A redacted FBI memo from May 1973 conceals details about Hunt’s role in breaking into the office of the psychiatrist of Daniel Ellsberg, the former Defense Department analyst who leaked the Pentagon Papers to The New York Times. The memo was addressed to Acting FBI Director Mark Felt who was serving as a confidential source, known as Deep Throat, for Washington Post reporter Bob Woodward.
Ten lines about the “CIA involvement in the Ellsberg case” are redacted, including information about Hunt’s grand jury testimony, which is usually not made public. The redactions make it difficult to reach conclusions about CIA involvement with Hunt, other than the government is determined to conceal it well into the 21st century.
The details of the CIA’s post-retirement support for burglar James McCord, a former senior security officer, also remain classified. Helms told the Senate Watergate Committee that he had met with McCord “a few times,” giving the impression he barely knew the man. In fact, Helms wrote McCord a letter of commendation upon his retirement, and McCord displayed an autographed photo of Helms in his office that was inscribed “with deep appreciation, Dick.” [Underscore in original].
One redacted CIA memo lists the many undercover operatives who interviewed for jobs at a private security firm started by McCord in 1970. Twelve lines about an undercover operations officer who knew both McCord and Hunt are still withheld from public view.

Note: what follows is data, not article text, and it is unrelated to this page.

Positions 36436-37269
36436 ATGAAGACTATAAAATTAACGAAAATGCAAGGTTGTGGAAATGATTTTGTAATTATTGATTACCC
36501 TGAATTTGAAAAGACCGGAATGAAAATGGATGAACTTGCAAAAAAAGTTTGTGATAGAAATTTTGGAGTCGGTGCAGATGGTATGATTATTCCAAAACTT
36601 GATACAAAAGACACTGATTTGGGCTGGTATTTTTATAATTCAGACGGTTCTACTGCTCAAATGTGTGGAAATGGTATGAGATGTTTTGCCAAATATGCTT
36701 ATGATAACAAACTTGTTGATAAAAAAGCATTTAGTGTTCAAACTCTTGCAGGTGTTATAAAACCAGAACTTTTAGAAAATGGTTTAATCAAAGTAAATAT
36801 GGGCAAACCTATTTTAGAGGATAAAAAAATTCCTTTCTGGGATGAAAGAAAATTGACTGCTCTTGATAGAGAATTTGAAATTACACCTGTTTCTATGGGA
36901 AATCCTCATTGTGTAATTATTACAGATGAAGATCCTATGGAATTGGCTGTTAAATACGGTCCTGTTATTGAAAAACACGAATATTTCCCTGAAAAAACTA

In May 1973 investigators learned that McCord had sent four letters to Helms after his arrest outlining his plans for defending himself at trial. The Agency did not share the letters with the FBI, despite their obvious relevance to the Watergate investigation. Three top CIA officials were called by the House Armed Services Committee to explain the Agency’s action. In a draft history of the Watergate affair, obtained in 2019 by the conservative watchdog group Judicial Watch, five lines of commentary on their testimony are redacted. The nature of McCord’s back-channel communications to Helms is still too sensitive for the agency to disclose
The agency eventually admitted that one of the burglars, Eugenio Rolando Martinez, was on its payroll at the time of the break-in. As a full-time CIA contract employee from 1961 to 1969, Martinez had served as a boat captain on hundreds of sabotage and terrorism operations against Cuban targets. The names of the two case officers to whom he reported at the time of his arrest are redacted in the draft history.
In 2005, Martinez sat for an oral history with Timothy Naftali, then the director of the Nixon Library in Yorba Linda California. The Martinez’s interview is captured on two compact discs found in the library. One of the two disks is entirely classified.
So Howard Baker’s suspicions about the hidden hand of the CIA cannot be dismissed even today. The CIA animals crashed around in the Watergate forest a long time ago, but we are still not allowed to see the government records that document what they were doing—thanks to a regime of official secrecy that prioritizes the CIA’s interests over the historical record of the greatest political scandal in American history.
Jefferson Morley is author of the forthcoming book Scorpions’ Dance: The President, the Spymaster and Watergate (St. Martin’s Press).